There's Life in Hazard Trees

The goals of hazard tree management programs are to maximize public safety and maintain a healthy sustainable tree resource. Although hazard tree management frequently targets removal of trees or parts of trees that attract wildlife, it can take into account a diversity of tree values. With just a little extra planning, hazard tree management can be highly beneficial to wildlife while maintaining the goals of the program. The objective of this information guide is to provide considerations regarding wildlife when making decisions during hazard tree assessments. The decision-making model provided with this guide can be used as a tool during tree inspections.
What is the link between hazard tree management and wildlife?
There are more than 120 species of birds, 140 kinds of mammals and 270 species of reptiles and amphibians that nest and forage in dead or deteriorating trees. Often in hazard tree management, it is the dead and deteriorating parts of a tree, or the entire tree (such as a snag), that is removed. This can negatively impact wildlife populations and species that are dependent on these trees as essential habitat components. It is likely that these trees may not be replaced for years. As the number of cavity trees decrease, wildlife species that depend on cavities may disappear.
A tree that has:
... a potential to fail
+ a potential to strike a target*

=hazard tree
Why are considerations for wildlife important?
Surveys demonstrate that wildlife is important to people. In a recent study, landowners identified wildlife as a key reason for owning land. Other studies show that, in urban areas, 93% of residents want to know how to attract wildlife and support habitat, and each year 49 million people in the U.S. enjoy feeding and watching birds. In addition, some threatened and endangered species use snags, cavity trees, or dead and down logs as important habitat components. When a tree dies, its usefulness does not end, its role simply changes.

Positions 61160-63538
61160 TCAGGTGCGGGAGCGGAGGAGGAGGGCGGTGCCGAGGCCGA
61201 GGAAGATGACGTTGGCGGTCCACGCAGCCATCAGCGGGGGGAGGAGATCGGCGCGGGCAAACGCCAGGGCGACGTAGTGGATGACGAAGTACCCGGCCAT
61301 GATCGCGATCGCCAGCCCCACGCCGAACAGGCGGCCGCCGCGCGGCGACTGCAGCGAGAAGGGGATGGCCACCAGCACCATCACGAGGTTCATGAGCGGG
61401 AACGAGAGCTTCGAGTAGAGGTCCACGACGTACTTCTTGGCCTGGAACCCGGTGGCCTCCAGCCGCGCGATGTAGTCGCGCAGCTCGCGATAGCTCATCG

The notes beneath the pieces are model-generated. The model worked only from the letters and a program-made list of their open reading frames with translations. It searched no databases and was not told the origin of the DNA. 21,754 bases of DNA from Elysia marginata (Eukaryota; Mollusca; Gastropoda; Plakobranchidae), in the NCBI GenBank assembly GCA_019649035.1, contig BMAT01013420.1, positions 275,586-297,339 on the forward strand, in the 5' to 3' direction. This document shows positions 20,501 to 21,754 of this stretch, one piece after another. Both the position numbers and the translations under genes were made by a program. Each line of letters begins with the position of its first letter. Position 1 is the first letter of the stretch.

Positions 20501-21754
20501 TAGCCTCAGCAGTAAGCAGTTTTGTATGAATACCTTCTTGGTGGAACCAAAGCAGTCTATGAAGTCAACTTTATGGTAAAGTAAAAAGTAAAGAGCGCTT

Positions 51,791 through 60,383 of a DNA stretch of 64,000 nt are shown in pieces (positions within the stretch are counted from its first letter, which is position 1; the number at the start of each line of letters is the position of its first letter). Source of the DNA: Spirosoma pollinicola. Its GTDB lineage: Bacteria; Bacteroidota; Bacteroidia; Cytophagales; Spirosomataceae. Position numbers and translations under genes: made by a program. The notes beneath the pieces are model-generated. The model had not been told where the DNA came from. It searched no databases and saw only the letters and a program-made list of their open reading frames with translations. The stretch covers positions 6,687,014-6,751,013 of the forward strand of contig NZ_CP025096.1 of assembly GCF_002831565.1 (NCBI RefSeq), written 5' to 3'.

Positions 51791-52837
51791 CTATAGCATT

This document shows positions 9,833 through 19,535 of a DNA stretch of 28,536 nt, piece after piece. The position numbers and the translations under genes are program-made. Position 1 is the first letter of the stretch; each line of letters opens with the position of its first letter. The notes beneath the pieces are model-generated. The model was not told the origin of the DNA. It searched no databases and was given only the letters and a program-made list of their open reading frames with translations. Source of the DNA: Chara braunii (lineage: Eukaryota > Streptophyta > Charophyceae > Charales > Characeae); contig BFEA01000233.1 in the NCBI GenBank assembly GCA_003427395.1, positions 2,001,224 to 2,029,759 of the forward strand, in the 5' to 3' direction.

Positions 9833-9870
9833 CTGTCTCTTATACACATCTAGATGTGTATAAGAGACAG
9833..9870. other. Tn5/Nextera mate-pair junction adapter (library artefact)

* A target is:
anything of value that a tree or part of a tree could strike when failure occurs. (i.e. a person, structure, vehicle etc.)
How to identify trees currently and potentially useful to wildlife.
A few ways to identify trees currently used by wildlife include: Trees potentially useful to wildlife include:
1. observations of wildlife using a tree .... 1. trees with decay
2. signs of wildlife use (existing cavities, dens or current woodpecker activity in a tree) 2. trees with fungal conks (a sign of decay)
3. presence of fresh scat or bird droppings in, on or around a tree 3. trees with broken off tops and branches
4. trees with old wounds or scars
If a tree does not have a cavity , it can still be used by wildlife. Dead or partially dead trees without cavities can provide foraging, perching and nesting sites for non-cavity nesting species.
Where and when is it appropriate to consider wildlife in hazard tree management?
It is appropriate where and when human safety is not compromised.
Who benefits by using hazard trees and for what purpose?
forage sites
woodpeckers
perches
hawks
nest sites
chickadees, great blue herons, ospreys, wood ducks, mergansers, woodpeckers
den sites
raccoon, fisher, pine marten, porcupine, gray and flying squirrels, cottontail rabbits, snowshoe hare, bear, bobcat
singing perches
songbirds
roost sites
bats, tree frogs
Wildlife Habitat / Hazard Tree Decisions Model

NA logo Prepared by: Mary Torsello, Pathologist and Toni McLellan, Wildlife Biologist, USDA Forest Service, Northeastern Area, State & Private Forestry, Durham, NH Forest Service Shield
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